The UAE’s retail banking sector recorded a five per cent rise in profits in 2011 compared to the previous year, according to a recent report released by the Boston Consulting Group (BCG). Although revenues during the period dropped by two per cent, the sector is reflecting a steady and stable growth trend, said BCG.
“[The industry] has witnessed stable growth since 2010, and growth increased in 2011,” said Farhad Irani, head of retail banking at UAE-based Mashreq. “And the first quarter of this year gives us reason to be cautiously optimistic. Vectors are pointing north,” he told Gulf Business in an exclusive interview.
He attributed the growth to a number of factors including an erosion of bad debt, stabilisation of the property market, and an increase in the number of prudent and responsible borrowers.
The recent guidelines issued by the UAE Central Bank to prevent banks from over lending to individuals also promoted better practices, he said.
“The biggest target for banks in the UAE is individuals from the sub continent – they constitute 60 to 65 per cent of the lending segment. And this segment continues to grow strongly. Their interest in Dubai has increased not just on a personal level but also at an investment level, ” he added.
But while the sector’s growth may be steady at the moment, BCG, in its report, warned that GCC banks are falling behind international standards when it comes to customer service.
“In terms of customer service we still see a lot of possibility for improvement,” Reinhold Leichtfuss, senior partner and managing director of BCG’s Dubai office told Gulf Business.
According to Irani, the UAE retail banking sector has had an easier time than its counterparts in other regions such as Asia Pacific in the last few years.
“That’s because growth was superlative; the high tide came in and all boats went up pretty quickly. This was probably true of 2007 and 2008. In that circumstance it was all about capacity and processing rather than service,” he explained.
The high entropy level, especially in the middle market segment, is also to blame for the poor customer services, said Irani.
“Customers have churned and staff have churned as well, and hence there’s been a fair amount of turmoil in the sector. When you have entropy, service always suffers,” he added.
The UAE has also been slow to adopt technology and hence “the entire engagement process is a little yesteryear,” said Irani.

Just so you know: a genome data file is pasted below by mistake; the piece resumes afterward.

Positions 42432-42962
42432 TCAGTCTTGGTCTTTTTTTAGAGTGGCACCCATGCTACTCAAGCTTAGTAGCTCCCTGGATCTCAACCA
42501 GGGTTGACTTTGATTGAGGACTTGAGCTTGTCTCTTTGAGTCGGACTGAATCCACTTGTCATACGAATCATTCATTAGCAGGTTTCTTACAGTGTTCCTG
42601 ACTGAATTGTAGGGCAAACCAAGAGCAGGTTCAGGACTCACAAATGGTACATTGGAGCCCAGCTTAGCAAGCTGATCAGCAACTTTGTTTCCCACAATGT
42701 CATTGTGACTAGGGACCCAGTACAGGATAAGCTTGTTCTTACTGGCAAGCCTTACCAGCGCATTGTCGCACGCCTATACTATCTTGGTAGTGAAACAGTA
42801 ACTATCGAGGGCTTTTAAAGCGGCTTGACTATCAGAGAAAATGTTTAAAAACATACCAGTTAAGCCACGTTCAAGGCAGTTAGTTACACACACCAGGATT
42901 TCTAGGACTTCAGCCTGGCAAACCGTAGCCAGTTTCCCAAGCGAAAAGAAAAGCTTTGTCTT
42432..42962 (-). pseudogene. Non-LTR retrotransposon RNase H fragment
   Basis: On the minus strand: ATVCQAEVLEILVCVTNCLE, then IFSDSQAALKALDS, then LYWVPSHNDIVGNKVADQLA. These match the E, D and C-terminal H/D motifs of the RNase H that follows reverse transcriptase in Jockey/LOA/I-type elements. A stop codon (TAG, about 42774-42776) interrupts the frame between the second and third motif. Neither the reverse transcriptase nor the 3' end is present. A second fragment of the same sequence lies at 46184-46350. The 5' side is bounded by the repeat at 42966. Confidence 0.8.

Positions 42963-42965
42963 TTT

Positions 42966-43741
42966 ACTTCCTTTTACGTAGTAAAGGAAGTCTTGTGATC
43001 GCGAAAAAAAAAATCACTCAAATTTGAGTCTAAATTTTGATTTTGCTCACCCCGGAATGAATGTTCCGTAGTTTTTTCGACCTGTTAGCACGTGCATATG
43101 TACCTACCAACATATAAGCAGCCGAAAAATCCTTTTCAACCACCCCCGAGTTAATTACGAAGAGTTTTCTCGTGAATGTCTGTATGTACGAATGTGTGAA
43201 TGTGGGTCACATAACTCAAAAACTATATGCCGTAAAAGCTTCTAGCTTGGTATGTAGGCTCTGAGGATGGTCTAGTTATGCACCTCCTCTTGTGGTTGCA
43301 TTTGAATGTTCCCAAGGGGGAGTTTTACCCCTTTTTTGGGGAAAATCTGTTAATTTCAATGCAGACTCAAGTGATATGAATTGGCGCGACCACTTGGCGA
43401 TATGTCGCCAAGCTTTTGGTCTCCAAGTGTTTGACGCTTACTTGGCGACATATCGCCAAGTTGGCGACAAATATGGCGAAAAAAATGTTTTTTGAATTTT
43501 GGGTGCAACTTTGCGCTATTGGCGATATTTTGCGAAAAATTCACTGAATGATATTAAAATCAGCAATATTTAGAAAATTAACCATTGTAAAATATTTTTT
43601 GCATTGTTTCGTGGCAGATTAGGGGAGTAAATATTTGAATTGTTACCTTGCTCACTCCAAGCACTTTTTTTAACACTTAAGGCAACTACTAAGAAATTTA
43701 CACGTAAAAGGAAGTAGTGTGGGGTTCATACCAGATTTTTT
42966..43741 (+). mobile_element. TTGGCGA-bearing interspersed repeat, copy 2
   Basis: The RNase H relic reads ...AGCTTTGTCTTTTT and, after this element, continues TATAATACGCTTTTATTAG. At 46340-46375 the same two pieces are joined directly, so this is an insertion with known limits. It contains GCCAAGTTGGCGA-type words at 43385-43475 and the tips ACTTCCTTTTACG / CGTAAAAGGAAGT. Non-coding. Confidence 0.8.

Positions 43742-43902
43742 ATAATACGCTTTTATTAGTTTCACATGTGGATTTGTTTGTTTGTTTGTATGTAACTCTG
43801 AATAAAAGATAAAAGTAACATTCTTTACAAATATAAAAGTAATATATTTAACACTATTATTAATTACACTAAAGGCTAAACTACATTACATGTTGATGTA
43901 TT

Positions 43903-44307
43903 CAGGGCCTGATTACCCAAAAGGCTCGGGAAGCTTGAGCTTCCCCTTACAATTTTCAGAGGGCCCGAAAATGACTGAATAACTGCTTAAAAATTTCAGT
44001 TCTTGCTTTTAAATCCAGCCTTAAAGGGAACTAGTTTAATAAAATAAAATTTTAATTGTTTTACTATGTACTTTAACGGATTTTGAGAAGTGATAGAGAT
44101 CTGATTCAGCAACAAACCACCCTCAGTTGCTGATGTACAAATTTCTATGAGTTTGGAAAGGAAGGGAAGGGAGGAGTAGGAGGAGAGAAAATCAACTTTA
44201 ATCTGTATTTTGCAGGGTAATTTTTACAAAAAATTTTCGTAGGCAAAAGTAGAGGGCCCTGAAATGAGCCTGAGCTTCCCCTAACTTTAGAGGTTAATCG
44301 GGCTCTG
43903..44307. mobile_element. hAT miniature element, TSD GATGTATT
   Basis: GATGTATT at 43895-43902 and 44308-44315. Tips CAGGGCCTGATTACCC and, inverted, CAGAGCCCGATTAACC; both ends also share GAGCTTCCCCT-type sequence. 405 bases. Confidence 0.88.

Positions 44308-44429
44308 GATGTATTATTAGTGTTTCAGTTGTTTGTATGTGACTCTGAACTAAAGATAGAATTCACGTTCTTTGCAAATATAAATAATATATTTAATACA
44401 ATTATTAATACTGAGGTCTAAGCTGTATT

“The market is also very competitive – there are 51 odd banks and perhaps 35 of them operating in the retail space. The need to get new products, new services and beat the competition is so hectic that perhaps one forgets the nuances, which could lead to a service lapse,” he added.
But banks have to focus on enduring growth rather than short-term growth to attract customers, warned Irani.
This is especially true since competition only looks to increase further, he said.
“The market is somewhat finite and if you look at what’s going around within the existing set of say 4.5 to five million eligible customers – new immigrants coming in, new residence visas being issued etc, it goes to show that competitiveness will increase as the market size is not increasing at a commensurate pace to the increase in activity.
“And the worry we have is that there should not be price wars or offers that infringe on credit policy or credit ethics because that can hurt the entire industry,” he said.
To differentiate itself from the market, Mashreq has been focusing on improving its services, providing value to customers and working towards providing “realistic innovation,” said Irani.
In terms of customer service, the bank has empowered its front end division to take immediate decisions; has laid out clear instructions on the time taken to respond to a complaint; and has developed a process for the front end to work in tandem with the middle and back end.
“In the long term, it’s the service that translates into trust and ingenuity, that creates a franchise,” said Irani.